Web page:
An Indian court has ruled there is enough evidence for former United Nations climate chief Rajendra Pachauri to be tried on sex crime charges. A former colleague has accused him of stalking and intimidation.
Former United Nations climate chief Rajendra Pachauri will stand trial in a sexual assault and harassment case, after an employee accused him of inappropriate conduct.
Police registered the case against Pachauri after the 29-year-old female colleague accused him three years ago of sexual harassment, stalking and criminal intimidation.
The pair worked together at a New Delhi environmental think tank that he headed for more than three decades.
The alleged victim, a 29-year-old research analyst, has accused him of unwanted physical contact and sending inappropriate texts and emails.
Pachauri has denied the allegations, insisting that his emails and mobile phone were hacked.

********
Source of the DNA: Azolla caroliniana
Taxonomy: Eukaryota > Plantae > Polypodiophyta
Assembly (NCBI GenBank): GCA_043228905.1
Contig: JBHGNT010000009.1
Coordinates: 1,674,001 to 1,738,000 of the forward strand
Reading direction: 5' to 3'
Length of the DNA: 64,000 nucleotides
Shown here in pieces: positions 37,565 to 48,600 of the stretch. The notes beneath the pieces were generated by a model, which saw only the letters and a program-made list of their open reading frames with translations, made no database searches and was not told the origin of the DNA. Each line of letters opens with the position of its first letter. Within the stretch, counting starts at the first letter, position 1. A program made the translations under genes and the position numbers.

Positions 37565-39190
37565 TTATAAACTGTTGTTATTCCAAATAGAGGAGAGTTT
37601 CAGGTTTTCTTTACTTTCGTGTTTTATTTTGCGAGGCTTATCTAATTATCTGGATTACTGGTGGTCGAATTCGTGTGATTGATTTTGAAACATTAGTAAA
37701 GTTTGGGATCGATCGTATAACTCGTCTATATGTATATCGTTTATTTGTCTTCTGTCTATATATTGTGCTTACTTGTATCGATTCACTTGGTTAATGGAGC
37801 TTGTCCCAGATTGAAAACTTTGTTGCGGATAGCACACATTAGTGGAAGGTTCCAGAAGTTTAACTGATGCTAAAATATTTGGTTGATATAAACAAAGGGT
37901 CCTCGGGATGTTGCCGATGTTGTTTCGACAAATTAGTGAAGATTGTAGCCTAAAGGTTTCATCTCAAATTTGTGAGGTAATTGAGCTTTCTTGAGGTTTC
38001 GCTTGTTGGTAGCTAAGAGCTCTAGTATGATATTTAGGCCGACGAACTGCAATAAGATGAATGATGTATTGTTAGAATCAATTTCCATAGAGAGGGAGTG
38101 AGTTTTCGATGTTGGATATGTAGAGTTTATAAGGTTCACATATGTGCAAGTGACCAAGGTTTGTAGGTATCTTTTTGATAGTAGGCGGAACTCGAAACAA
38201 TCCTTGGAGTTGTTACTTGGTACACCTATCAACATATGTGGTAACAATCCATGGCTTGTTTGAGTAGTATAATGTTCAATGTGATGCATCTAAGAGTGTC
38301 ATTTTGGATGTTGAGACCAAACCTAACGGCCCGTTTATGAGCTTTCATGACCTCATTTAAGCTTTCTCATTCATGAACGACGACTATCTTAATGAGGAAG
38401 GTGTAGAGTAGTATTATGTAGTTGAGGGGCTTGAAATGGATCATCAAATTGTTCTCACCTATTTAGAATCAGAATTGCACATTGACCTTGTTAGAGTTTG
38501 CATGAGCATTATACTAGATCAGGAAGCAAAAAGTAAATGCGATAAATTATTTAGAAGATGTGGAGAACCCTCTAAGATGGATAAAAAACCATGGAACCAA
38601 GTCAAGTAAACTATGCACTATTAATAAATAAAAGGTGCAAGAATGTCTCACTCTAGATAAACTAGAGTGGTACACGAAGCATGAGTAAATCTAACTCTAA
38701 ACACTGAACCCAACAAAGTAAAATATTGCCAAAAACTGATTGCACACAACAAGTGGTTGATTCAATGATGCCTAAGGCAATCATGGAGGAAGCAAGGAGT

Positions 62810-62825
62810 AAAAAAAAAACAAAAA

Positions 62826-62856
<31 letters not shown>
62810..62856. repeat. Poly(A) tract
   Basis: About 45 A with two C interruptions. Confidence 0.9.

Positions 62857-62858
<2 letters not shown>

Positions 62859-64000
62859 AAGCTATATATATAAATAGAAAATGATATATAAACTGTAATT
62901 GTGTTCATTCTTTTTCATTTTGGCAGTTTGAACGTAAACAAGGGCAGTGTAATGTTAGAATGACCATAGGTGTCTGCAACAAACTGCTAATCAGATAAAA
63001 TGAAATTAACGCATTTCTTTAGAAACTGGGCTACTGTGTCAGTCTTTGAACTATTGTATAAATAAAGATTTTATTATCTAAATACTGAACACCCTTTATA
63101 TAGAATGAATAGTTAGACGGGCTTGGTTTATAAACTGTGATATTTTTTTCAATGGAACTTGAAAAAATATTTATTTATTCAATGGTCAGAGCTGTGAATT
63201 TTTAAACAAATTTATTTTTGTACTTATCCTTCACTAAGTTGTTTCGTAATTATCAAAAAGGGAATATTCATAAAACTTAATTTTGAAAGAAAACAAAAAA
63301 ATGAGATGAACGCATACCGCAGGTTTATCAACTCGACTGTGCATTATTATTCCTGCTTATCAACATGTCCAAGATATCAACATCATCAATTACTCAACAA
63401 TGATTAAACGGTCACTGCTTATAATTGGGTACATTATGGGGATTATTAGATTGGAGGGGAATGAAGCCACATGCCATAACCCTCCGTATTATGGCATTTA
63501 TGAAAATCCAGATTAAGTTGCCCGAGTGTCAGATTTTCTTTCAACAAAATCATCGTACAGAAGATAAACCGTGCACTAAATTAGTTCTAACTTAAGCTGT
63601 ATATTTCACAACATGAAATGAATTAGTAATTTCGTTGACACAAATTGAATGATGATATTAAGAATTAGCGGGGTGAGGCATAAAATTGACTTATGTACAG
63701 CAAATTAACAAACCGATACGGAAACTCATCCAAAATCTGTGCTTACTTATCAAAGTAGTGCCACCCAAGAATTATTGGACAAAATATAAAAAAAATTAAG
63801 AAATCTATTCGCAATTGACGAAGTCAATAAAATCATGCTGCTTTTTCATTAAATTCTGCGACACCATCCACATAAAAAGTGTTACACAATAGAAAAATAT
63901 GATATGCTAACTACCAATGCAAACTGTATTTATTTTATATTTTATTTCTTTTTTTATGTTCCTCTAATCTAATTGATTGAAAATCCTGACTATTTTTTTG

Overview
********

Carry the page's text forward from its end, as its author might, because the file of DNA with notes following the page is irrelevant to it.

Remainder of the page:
His lawyer Ashish Dixit said there was no case against him and he will fight the charges, the Press Trust of India news agency reported.
He resigned from both the UN Intergovernmental Panel on Climate Change and his own organization after the scandal went public.
Earlier, an internal committee at his own think tank had found him guilty of misconduct.
Pachauri, a veteran climate change expert, took the helm of the IPCC — considered the world's authority on climate science, in 2002.
Five years later. he accepted the Nobel Peace Prize on the IPCC's behalf, which the panel shared with former US Vice President Al Gore. Pachauri was elected to a second term in 2008.
If convicted, he faces two years in jail.
mm/jm (AFP, AP, dpa)